school, or workplace would not, by itself, create liability  
          under the statute.  As is true with existing law, in order to  
          prevail a plaintiff must not only prove that the defendant  








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          engaged in the pattern of conduct; the plaintiff must also prove  
          that the conduct had the effect of putting the plaintiff in  
          reasonable fear AND generally that the defendant acted with the  
          intent to place the plaintiff in fear.  (This "intent" element  
          can also be met if the defendant's conduct was in violation of a  
          restraining order.)  In addition, the plaintiff must also show  
          that, on at least one occasion, he or she demanded that the  
          defendant cease the pattern of conduct and the defendant  
          persisted.  

          Under the common law, there are four distinct categories of the  
          tort of "invasion of privacy":  1) intrusion upon a plaintiff's  
          seclusion or solitude; 2) public disclosure of private facts; 3)  
          publicity that places the plaintiff in a "false light;" and, 4)  
          appropriation of a plaintiff's likeness or image for the  
          defendant's advantage.  Generally, the tort of intrusion  
          requires intrusion into a private place in a manner that would  
          be highly offensive to a reasonable person.  (Turnbull v. ABC,  
          2004 U.S. Dist. LEXIS 24351.)  California has attempted to  
          codify a combination of categories #2) and #4) - intrusion and  
          appropriation -- generally known as the "invasion of privacy"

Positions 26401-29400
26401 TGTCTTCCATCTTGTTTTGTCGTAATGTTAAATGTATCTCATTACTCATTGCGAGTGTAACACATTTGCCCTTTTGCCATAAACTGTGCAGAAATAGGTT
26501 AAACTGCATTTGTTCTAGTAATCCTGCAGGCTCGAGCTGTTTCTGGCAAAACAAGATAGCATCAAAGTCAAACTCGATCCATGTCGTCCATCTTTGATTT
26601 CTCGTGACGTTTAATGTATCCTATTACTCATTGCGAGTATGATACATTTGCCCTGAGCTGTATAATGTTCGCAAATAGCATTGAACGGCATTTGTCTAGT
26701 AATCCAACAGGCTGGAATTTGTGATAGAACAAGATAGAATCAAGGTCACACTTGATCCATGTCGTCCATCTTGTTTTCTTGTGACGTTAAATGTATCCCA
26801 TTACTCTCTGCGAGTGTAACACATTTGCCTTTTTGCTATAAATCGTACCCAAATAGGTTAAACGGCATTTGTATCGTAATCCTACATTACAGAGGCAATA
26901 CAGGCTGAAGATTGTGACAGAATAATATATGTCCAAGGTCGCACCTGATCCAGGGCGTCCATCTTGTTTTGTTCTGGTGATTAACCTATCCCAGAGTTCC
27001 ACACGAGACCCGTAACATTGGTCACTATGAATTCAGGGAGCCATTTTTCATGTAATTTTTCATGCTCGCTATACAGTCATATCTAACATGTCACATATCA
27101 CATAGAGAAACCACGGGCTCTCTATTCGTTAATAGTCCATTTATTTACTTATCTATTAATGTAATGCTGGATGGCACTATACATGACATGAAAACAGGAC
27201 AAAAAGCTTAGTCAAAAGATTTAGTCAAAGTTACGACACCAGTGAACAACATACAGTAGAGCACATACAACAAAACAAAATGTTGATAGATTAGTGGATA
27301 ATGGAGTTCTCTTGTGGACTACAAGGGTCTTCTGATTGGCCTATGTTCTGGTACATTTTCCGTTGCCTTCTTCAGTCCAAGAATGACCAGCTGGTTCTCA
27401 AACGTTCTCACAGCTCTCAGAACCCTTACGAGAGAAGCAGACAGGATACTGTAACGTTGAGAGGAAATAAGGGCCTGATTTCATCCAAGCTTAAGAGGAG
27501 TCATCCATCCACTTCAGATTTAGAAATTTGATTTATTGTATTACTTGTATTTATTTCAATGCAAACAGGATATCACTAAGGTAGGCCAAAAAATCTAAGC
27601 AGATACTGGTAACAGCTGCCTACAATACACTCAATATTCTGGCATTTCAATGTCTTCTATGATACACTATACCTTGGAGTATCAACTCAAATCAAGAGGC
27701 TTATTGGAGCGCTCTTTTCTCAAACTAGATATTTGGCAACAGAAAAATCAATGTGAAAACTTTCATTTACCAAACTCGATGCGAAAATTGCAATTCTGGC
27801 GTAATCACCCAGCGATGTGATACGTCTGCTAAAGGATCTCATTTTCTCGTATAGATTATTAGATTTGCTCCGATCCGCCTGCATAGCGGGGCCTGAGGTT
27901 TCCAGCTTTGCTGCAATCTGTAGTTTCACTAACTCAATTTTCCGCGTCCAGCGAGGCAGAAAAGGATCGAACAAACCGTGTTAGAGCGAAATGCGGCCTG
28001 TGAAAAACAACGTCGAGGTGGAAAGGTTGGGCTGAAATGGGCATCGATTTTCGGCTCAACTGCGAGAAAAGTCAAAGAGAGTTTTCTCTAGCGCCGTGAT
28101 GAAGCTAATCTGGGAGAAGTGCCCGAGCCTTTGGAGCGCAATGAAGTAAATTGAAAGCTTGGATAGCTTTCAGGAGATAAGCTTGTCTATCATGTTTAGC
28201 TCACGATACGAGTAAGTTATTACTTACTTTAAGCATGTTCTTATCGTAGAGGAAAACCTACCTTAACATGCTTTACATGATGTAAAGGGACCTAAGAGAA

statute.  A person committing the torts of intrusion and  
          appropriation are generally subject to treble damages and other  
          remedies, such as disgorgement of profits and injunctive relief.  
           However, the statute also specifies that a person who commits  
          an "assault" while attempting to capture a visual image, sound  
          recording, or other physical impression of the plaintiff is  
          subject to the same damages as one who commits an invasion of  
          privacy.  This bill would provide that "false imprisonment,"  
          along with assault, would similarly be subject to the same  
          damages as one who commits physical or constructive invasion of  
          privacy. 


          The bill does not define "false imprisonment," but presumably it  
          would have the same meaning that it has at common law: that is,  
          the intentional infliction of "confinement," with confinement  
          defined as restricting a person to a confined physical space  
          without any path of escape.  Generally, the plaintiff must be  
          aware that he or she is confined.  This provision is apparently  
          targeted at the practice of paparazzi encircling or otherwise  
          confining celebrities to the point that they are denied an  
          avenue of escape.  False imprisonment is not generally  
          considered a form of "invasion of privacy," though, like  








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          invasion of privacy, it is an intentional tort that is  
          actionable in its own right.  Incorporating these independent  
          torts into the codification of the "invasion of privacy" tort  
          conflates what are in fact distinct torts, which makes its  
          placement in this statute potentially confusing.  However, the  
          rationale for adding "false imprisonment" to the invasion of  
          privacy statute is apparently the same as the justification for  
          adding "assault" to this same statute in 2005: so that the  
          plaintiff bringing a civil action for assault or false  
          imprisonment will be entitled to the treble damages provided for  
          in the invasion of privacy statute. 

           
          Analysis Prepared by  :    Thomas Clark / JUD. / (916) 319-2334